That’s because, as Cowan puts it, “Modern labor-saving devices eliminated drudgery, not labor.”
Domestic tools make individual tasks easier—it requires less effort to do a load of laundry now than in the 19th century—but they do nothing to eliminate the tyranny of inflating expectations. Sure, that load of laundry is more manageable, but even the least sartorially inclined among us has more clothing than our 19th century counterparts.
Another example from Cowan’s book: When society moved from the open hearth to the stove, it became feasible for homemakers to boil, simmer, and bake all at once. In contrast, the hearth only really accommodated one thing at a time.
That transition transformed expectations of what women would cook for their families. Where a simple one-pot meal used to hit the spot, now a more complex meal was expected. Stoves also required more cleaning and upkeep (e.g., polishing) than a fireplace—tasks that also fell to women at the time.
The net result? The stove “probably increased the amount of time women spent in preparing foodstuffs for cooking,” writes Cowan. Of course, it also led to more varied and likely healthier diets. And it did save labor for men, as “The activity that was radically altered by the presence of a stove was fuel gathering,” a stereotypically male role. But it didn’t eliminate labor for women, as the marketing materials had promised.
It’s Bessen’s demand story, once again: Technology makes it easier to achieve or surpass the same level of quality around the home—and as a result, demand for chores skyrockets. The individual task of cooking or doing laundry becomes easier, but suddenly the palates are more discerning and the piles of dirty clothes are mounting.
The rising expectations that can accompany the adoption of supposedly labor-saving tech are not just ironic and frustrating, but sometimes dangerous too.
A 2020 report from The Center for Investigative Reporting's Reveal publication found that, among the most common type of Amazon warehouse, those with robots had a 50% higher serious injury rate than those without robots.
Amazon didn’t return our request for comment, though a spokesperson previously told the BBC that the high rates of injury were the result of encouraging workers to report even minor incidents.
While that could explain why Amazon has a higher injury rate than the industry average—which it does—it fails to explain why their robotized warehouses see around 9 injuries per 100 workers, while their regular warehouses see around 6 per 100 workers.
Reveal’s reporting offered a clear explanation for this disparity—one that has nothing to do with the technology and everything to do with the managerial choices made alongside it. Much like the husbands looming behind the scenes in Cowan’s book, Amazon bosses paired shiny new tools with sky-high expectations.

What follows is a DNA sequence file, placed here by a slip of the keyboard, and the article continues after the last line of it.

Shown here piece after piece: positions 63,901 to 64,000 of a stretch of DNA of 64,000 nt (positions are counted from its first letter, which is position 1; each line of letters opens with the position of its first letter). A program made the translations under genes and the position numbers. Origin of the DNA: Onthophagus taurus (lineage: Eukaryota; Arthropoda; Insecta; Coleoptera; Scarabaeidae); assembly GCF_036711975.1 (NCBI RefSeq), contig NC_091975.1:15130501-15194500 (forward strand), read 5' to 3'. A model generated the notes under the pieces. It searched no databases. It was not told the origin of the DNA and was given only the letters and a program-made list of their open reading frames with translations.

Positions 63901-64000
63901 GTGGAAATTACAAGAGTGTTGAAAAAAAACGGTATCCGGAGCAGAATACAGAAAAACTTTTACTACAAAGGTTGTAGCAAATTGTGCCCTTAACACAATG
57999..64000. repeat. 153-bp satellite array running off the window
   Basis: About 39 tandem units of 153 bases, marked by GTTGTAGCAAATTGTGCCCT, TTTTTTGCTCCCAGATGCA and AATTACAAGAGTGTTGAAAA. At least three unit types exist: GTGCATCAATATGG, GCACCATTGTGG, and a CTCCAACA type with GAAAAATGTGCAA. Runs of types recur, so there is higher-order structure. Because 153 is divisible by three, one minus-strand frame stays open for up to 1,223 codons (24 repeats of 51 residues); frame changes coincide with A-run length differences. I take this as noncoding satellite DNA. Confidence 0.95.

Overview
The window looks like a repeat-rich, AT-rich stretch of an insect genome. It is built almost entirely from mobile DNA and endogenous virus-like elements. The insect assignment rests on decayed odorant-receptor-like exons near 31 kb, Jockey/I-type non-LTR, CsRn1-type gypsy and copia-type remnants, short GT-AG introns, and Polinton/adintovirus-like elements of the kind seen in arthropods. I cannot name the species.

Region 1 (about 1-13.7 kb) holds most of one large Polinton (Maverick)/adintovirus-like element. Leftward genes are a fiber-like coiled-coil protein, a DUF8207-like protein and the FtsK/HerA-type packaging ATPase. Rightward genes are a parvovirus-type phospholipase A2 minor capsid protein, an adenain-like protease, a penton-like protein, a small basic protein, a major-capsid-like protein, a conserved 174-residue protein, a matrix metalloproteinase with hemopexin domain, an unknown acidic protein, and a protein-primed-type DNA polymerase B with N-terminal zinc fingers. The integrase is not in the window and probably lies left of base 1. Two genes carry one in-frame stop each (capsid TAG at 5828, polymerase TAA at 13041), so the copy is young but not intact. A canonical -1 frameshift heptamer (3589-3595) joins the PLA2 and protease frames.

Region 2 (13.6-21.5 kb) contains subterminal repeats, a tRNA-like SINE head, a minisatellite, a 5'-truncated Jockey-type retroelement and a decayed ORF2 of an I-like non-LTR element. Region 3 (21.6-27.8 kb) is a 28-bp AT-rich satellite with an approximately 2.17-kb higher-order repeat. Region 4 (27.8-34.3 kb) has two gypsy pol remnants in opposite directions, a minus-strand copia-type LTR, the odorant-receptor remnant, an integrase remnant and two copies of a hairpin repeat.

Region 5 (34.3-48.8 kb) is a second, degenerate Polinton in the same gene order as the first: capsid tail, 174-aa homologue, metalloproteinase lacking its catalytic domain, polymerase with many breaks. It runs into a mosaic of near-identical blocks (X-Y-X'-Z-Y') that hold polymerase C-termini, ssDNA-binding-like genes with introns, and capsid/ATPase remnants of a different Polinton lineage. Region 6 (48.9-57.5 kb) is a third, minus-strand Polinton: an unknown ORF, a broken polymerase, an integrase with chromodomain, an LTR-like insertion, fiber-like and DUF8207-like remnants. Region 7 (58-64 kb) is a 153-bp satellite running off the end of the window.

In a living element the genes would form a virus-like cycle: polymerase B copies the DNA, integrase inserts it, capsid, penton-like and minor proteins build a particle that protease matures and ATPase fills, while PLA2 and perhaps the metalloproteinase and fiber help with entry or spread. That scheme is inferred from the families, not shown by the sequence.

Reveal reported that workers at robotic fulfillment centers were expected to grab and scan up to 400 items per hour, up from just 100 items per hour pre-robots.
Kathleen Fagan, a physician who inspected Amazon in her capacity as a medical officer for the federal Occupational Safety and Health Administration (OSHA), put the issue simply to Reveal, “If you’ve got robots that are moving products faster and workers have to then lift or move those products faster, there’ll be increased injuries.”
Hopkins told us that robotics manufacturers typically provide a “throughput” rate in their contracts with clients. This is a guarantee of how much their robots can do in a given amount of time.
But Hopkins said this is usually just a measure of what’spossible for the machine—not necessarily for humans. As a rule of thumb, his firm advises clients to set expectations at 85% of this throughput figure to account for breaks, slowdowns, and “the realities of being human.” He said the 85% rule is common practice among manufacturers as well, “It's setting those expectations that, you know, whilst it says it can do this, that's not sustainable,” he said.
For its part, Fetch avoids throughput guarantees in the first place because the rate “is tied to the performance of the people, which cannot be dictated by Fetch,” Wise told us.
The robots are not in control
We could very well see an AI- and robotics-driven wave of universal job destruction one day, but that day is not today, tomorrow, or even the next. The fields have advanced rapidly, but their applications are still narrow and nowhere approaching the scope of all human capabilities.
While tech advancements matter quite a bit in the near term, human choices like policymaking will play just as large of a role in shaping labor markets. Decisions made in the next decade about how to structure society—e.g., how much (and how well) we invest in retraining, or whether and how we reconfigure employment protections like minimum wage and unemployment insurance—will ultimately set the rules for how automation unfolds and who it affects.
“Tech advances matter greatly. Human policymaking choices also matter greatly. It’s hard to rank them,” Autor said. “The key point is that we collectively have agency, both about what tech advances are made and how they play out across workers and jobs.”